Return to CIG

Search

View All Publications

Go To Publication by Year:

View Publications by Topic:

Adaptation

Agriculture

Air Quality

Aquatic Ecosystems and Fisheries

Background Papers

Climate: Atmospheric Modeling

Climate: Coupled Atmosphere-Ocean Modeling

Climate: Diagnostics

Climate: Global Climate

Climate: Ocean Modeling

Climate: PNW Climate

Climate: Regional Climate Modeling

Coastal Ecosystems

Coastal Environments

Conservation Biology

Data Analysis and Sharing

Energy

Fact Sheets

Forecasts and Applications

Forest Ecosystems

Human Health

Hydrology and Water Resources

Infrastructure

Integrated Assessment

Ocean Acidification

Oceanography

Program Documents

Science Advisory Reports

Societal Dimensions

Special Reports

Theses and Dissertations

View Publications by Author:

Search the Publication Abstracts:


Other CSES Links:

About CSES

CSES Personnel

Data / Links

Publications

Welcome to the publications directory for the Climate Impacts Group and the Climate Dynamics Group. Please contact the web administrator for assistance with any of these publications.


View: Abstract

Global warming and stress complexes in forests of western North America

McKenzie, D., D.L. Peterson, and J.S. Littell. 2009. Global warming and stress complexes in forests of western North America. pp. 319-337. In S. V. Krupa (series editor), Developments in Environmental Science, Vol. 8, Wild Land Fires and Air Pollution, A. Bytnerowicz, M. Arbaugh, A. Riebau, and C. Anderson (eds.). Amsterdam, The Netherlands: Elsevier Science, Ltd.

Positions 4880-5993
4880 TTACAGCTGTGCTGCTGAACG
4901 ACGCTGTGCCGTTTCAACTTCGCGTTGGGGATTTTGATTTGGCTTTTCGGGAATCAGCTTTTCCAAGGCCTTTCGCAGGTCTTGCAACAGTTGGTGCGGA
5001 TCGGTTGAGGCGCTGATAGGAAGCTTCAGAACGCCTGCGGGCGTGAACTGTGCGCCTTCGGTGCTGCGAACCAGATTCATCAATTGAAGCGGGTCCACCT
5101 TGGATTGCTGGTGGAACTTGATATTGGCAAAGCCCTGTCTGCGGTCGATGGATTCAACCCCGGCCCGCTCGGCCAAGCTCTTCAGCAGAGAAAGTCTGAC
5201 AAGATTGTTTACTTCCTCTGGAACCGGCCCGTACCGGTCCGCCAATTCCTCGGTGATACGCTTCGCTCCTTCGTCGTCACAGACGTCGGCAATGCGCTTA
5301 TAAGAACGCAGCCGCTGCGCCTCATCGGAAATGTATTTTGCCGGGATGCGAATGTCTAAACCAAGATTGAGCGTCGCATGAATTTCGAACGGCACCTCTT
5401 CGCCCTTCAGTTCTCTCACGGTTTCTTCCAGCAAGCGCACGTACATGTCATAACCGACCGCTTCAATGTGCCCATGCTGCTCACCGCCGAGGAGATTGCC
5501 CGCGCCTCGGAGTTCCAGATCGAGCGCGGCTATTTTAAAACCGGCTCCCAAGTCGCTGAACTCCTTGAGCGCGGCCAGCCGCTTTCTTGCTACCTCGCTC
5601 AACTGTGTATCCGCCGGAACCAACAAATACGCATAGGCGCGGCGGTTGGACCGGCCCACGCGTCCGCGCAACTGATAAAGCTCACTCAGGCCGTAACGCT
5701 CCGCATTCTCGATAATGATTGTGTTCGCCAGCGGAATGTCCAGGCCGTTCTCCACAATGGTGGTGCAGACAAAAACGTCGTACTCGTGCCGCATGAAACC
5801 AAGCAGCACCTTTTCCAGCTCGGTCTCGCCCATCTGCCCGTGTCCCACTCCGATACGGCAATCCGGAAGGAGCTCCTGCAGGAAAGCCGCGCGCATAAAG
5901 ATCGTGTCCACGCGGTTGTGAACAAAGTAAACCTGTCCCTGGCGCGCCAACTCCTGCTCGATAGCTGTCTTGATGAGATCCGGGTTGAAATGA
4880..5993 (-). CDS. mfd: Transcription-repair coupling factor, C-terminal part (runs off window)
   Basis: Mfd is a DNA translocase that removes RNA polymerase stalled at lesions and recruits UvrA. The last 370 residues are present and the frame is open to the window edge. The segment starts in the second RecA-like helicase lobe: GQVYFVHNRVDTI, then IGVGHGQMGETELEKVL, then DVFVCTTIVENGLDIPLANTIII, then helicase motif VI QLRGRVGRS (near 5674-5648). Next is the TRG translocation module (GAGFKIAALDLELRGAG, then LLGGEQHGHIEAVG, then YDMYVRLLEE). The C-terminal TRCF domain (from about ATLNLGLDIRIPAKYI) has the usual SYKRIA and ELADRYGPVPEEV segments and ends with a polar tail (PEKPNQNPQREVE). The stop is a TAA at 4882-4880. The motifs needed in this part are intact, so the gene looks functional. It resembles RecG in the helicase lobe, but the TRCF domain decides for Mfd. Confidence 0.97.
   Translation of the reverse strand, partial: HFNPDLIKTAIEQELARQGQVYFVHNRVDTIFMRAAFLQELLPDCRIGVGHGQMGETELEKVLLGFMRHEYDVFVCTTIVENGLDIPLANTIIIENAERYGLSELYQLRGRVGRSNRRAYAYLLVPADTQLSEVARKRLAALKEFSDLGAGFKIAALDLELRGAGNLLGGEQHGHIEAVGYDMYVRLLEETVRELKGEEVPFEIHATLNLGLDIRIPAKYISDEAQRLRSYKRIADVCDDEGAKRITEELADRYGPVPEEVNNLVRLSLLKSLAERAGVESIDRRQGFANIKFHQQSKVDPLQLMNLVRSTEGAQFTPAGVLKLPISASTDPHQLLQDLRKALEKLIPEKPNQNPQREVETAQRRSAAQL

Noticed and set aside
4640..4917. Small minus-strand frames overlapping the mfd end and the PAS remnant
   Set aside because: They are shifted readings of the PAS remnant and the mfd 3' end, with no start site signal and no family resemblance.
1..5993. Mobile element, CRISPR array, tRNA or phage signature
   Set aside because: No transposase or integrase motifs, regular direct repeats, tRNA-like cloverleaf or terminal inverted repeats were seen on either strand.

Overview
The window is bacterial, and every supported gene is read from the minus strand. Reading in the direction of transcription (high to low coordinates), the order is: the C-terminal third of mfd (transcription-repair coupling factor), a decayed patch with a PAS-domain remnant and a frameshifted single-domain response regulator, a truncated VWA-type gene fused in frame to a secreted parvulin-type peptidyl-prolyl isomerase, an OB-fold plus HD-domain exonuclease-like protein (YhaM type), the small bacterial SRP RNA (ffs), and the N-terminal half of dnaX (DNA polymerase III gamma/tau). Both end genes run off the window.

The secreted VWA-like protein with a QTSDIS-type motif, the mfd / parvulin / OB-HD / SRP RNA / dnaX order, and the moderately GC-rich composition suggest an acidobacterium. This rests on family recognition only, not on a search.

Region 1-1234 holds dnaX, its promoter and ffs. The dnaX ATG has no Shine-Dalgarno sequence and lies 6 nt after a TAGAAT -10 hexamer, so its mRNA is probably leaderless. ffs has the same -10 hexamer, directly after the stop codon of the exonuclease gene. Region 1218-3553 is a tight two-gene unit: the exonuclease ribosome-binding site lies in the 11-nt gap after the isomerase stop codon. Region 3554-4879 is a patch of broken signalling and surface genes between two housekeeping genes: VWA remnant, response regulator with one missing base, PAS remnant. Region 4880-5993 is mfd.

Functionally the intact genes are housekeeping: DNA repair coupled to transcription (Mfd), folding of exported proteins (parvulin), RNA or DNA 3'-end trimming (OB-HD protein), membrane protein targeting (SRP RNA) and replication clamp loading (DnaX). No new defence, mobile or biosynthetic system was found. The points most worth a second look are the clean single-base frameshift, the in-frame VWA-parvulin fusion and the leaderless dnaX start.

Abstract

A warmer climate in western North America will likely affect forests directly through soil moisture stress and indirectly through increased extent and severity of disturbances. We propose that stress complexes, combinations of biotic and abiotic stresses, compromise the vigor and ultimate sustainability of forest ecosystems. Across western North America, increased water deficit will accelerate the normal stress complex experienced in forests, which typically involves some combination of multi-year drought, insects, and fire. Four examples suggest how stress complexes are region-specific.

Symptoms of prolonged drought and insects are currently manifested in extensive dieback of pine species in the pinyon-juniper forest of the American Southwest, an area where only a few tree species can survive. Air pollution and high stand densities from fire exclusion have compromised mixed-conifer forests of the Sierra Nevada. Bark beetles are proliferating and killing millions of hectares of dry forest in the northern interior of western North America, setting up the prospect of large and intense fires. Fire and insect mortality have also exceeded previously recorded levels in both interior and south-central Alaska, possibly precipitating extensive ecosystem changes, while extensive permafrost degradation is causing other changes.

Increases in fire disturbance superimposed on forests with increased stress from drought and insects may have significant effects on growth, regeneration, long-term distribution and abundance of forest species, and short- and long-term carbon sequestration. The effects of stress complexes will be magnified given a warming climate.